Progress Party to end child benefit / News / The Foreigner

Progress Party to end child benefit. Norway’s Progress Party (FrP) plans to remove current child welfare payments for foreigners and replace them with tax breaks. Currently families with children under 18 who reside in Norway receive benefits each month. Opposition politicians have made the proposals to try to stop foreign nationals sending the benefit they receive abroad. There are two main types of benefit: one is a statutory monthly payment applying to all children under 18, the other is so-called ‘child cash’, which compensates parents choosing to stay at home with their 1 to 3-year-olds instead of working and sending them to full-time day care.

norwaychildcashwelfare, polishworkersnorway



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Progress Party to end child benefit

Published on Monday, 27th August, 2012 at 15:13 under the news category, by Lyndsey Smith and Michael Sandelson      .

Norway’s Progress Party (FrP) plans to remove current child welfare payments for foreigners and replace them with tax breaks.

Per Sandberg
Per Sandberg argues the new system will allow for increased regulation of payments if adoptedPer Sandberg
Photo: Progress Party


Currently families with children under 18 who reside in Norway receive benefits each month. Opposition politicians have made the proposals to try to stop foreign nationals sending the benefit they receive abroad.

There are two main types of benefit: one is a statutory monthly payment applying to all children under 18, the other is so-called ‘child cash’, which compensates parents choosing to stay at home with their 1 to 3-year-olds instead of working and sending them to full-time day care.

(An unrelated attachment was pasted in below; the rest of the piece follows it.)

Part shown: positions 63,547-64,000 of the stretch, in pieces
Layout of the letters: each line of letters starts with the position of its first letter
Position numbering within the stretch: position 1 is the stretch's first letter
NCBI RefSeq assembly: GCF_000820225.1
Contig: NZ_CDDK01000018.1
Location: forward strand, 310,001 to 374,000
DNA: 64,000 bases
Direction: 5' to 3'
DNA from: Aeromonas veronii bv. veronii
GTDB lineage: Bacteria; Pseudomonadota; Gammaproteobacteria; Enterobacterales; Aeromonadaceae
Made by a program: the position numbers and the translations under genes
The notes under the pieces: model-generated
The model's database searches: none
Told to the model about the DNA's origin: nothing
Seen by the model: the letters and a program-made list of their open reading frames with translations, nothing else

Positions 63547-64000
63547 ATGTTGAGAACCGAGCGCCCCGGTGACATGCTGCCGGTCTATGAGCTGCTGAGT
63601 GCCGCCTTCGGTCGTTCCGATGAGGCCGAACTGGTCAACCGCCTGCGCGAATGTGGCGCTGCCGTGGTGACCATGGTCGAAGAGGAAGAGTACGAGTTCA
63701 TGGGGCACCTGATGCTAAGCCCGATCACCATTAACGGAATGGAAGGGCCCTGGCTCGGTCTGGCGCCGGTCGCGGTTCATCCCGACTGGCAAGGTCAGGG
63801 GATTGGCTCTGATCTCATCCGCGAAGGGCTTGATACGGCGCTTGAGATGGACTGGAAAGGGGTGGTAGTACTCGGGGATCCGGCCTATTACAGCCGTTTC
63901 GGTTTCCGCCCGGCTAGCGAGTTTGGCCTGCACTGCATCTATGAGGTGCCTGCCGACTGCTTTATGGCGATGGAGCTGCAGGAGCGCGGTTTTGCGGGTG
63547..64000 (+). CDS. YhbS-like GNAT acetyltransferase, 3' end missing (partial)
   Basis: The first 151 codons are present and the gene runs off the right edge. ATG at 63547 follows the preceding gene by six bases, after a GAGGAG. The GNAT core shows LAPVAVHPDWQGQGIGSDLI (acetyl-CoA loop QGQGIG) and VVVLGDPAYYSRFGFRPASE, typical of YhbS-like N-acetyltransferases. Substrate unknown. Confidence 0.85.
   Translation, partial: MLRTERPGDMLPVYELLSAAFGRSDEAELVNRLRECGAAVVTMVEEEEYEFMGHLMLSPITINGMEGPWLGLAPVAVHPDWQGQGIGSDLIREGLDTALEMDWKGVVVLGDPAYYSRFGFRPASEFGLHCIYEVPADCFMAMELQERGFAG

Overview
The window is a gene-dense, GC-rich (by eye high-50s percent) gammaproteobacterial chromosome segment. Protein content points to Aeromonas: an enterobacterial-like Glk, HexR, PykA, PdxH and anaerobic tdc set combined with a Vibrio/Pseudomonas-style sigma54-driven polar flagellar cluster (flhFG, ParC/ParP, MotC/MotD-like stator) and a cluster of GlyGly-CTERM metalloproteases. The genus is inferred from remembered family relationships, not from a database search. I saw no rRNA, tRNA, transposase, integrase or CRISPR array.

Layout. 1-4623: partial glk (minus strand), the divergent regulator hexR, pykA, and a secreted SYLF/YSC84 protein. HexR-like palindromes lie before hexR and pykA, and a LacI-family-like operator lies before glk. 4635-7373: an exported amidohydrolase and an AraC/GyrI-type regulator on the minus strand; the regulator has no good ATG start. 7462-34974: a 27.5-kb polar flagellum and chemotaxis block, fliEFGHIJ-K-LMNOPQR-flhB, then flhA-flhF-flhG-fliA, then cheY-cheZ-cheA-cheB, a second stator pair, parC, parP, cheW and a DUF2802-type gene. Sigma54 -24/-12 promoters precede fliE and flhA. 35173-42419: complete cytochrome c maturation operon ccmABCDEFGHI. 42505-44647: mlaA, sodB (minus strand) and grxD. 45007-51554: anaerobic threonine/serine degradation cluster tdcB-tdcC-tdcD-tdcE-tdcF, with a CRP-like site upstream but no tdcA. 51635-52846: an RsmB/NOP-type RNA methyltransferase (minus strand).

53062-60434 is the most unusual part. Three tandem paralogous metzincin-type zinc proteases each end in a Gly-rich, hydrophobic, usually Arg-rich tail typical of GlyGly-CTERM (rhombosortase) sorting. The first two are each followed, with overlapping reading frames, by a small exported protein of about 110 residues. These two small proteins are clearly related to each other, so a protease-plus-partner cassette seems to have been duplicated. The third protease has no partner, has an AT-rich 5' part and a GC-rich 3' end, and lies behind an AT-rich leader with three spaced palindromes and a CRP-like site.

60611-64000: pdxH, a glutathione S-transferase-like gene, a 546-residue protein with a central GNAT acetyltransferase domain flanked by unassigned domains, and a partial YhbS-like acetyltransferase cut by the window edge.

In June, the Conservative Party (H) called for welfare payment restrictions regarding child cash, with spokesperson Linda Hofstad Helleland telling The Foreigner at the time, “other family members can come and look after the children should they satisfy the immigration requirements” instead.

Progress’ Per Sandberg believes ‘converting’ child benefit payments into tax breaks will mean much improved regulation.

Krzysztof Orleanski from Trondheim’s Polish Association finds this prejudiced. He believes that Polish workers in Norway who pay taxes should be entitled to the benefit. About 67,300 Poles live in Norway currently.

“It is unfair. Norway needs the Polish labour. We are working legally and paying taxes, but do not get the same rights as everyone else”.

Torgeir Micaelsen, Chairman parliament’s Standing Committee on Finance and Economic Affairs, is not yet against the Progress Party’s proposal, even though “he tends to do this when they suggest something.

“I don’t think one should necessarily reject such a proposal before having reviewed it properly,” he said to NRK.




Published on Monday, 27th August, 2012 at 15:13 under the news category, by Lyndsey Smith and Michael Sandelson      .

This post has the following tags: norwaychildcashwelfare, polishworkersnorway.





  
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